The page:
‘Twas the Eve of Thanksgiving
By Timothy Long
‘Twas the eve of Thanksgiving
And all bars were packed.
All souls were holidaying.
And looking to get shellacked.
They showed up in droves,
And raised quite a clatter.
It was time to drink, they said,
What else could possibly matter?
OK, I’m no poet. But Thanksgiving Eve is a big event and worthy of recognition. Also known as Drunksgiving, it’s an informal holiday and the biggest bar night of the year. It even tops New Years Eve or “Amateur Night” as the bartenders call it. Many bartenders will tell you that Thanksgiving Eve compares to St. Patrick’s Day. That is a bold statement and puts into perspective just how big of a night it is.
A study posted on Lightspeedhq.com in 2019 showed that bar sales in the Northeastern U.S. increased by 35% on Thanksgiving Eve, when compared to the previous Wednesday. And that the sale of shots increased by 173%, with tequila leading the way at 156%. I forgot that the first thing the Pilgrims did when they landed was make tequila. When I think of Thanksgiving, I always think of tequila.
Hordes of college kids and young professionals return to their hometowns for the holiday weekend. And on Wednesday night, they fill the local watering holes. You combine this with the fact that virtually no one works on Thanksgiving Day, and it forms the perfect storm. When I was young and returning home to spend the holiday with my family, I loved going out for Thanksgiving Eve. It was always a blast! You would see friends who you don’t normally see. And friends that you haven’t seen in years. It was a great night of merry making before being trapped with your family for the entire next day.
Let’s face facts, football aside, Thanksgiving Day is boring. I’m not saying that I don’t like it, or that it’s not nice. But the NFL saved it. Thanksgiving has become a bland Norman Rockwell print of American culture. You’re imprisoned. There is no escape. Everything is closed. Except for places that you didn’t need to be, the police station, the hospital, the morgue, etc. And oddly, it’s surrounded by the aforementioned exciting pseudo holiday Drunksgiving and followed by Black Friday.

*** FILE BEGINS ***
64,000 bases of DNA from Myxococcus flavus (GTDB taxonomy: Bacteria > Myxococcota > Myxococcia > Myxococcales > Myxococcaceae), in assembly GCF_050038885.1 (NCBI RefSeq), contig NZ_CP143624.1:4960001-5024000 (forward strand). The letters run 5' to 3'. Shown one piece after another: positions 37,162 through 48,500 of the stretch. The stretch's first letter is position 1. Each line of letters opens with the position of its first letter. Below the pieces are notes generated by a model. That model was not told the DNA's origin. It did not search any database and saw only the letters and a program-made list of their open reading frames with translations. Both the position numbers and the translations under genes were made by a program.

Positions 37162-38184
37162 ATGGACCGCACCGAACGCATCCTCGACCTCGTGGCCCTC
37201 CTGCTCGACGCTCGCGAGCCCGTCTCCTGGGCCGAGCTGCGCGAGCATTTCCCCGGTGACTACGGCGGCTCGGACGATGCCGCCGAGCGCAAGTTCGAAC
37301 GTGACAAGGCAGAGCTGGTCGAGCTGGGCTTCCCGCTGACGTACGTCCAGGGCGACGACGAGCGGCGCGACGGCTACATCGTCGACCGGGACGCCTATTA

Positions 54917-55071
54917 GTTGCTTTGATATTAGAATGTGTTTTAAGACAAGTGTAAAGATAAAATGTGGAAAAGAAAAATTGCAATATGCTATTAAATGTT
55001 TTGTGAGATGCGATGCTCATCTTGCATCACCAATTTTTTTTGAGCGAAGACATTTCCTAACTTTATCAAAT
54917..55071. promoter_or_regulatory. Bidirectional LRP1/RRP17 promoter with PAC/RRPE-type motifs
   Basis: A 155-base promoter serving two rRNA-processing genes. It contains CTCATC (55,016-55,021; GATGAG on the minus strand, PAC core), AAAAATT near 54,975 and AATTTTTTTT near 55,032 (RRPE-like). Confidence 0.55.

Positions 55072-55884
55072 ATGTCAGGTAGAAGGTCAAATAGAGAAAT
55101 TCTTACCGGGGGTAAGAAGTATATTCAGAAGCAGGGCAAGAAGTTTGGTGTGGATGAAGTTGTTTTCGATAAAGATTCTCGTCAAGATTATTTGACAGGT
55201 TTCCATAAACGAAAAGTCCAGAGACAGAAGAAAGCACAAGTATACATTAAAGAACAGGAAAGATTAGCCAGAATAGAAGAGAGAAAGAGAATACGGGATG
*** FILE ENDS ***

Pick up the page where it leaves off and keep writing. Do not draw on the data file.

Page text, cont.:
Personally, I avoid Black Friday like the plague, no pun intended. And for me, Thanksgiving Eve has become a happy hour event. I want to be home before the masses infiltrate the bars. I’m guessing that the odds are fairly good that many of you are going to go out and enjoy Blackout Wednesday. Let’s explore what beers you should be drinking on all three days of this wonderous American holiday.
Go all out. Don’t worry about types or styles. Just drink whatever makes you happy. There’s no reason to be pragmatic. IPAs, stouts, lagers, what’s the difference? You’re having a good time! It’s also a great opportunity to explore any new craft beers that may be in your area. What will I be drinking? I’ll be in New York spending the holiday with family. And I love Brooklyn Brewery. Their Brooklyn Lager is a dry hopped floral delight with hints of toffee, grapefruit, and caramel. They also have on limited release a Black Ops Barrel Aged Stout that is aged in Four Roses Bourbon Barrels. I’m dying to try it. Exploring craft beer is such a fun and exciting hobby.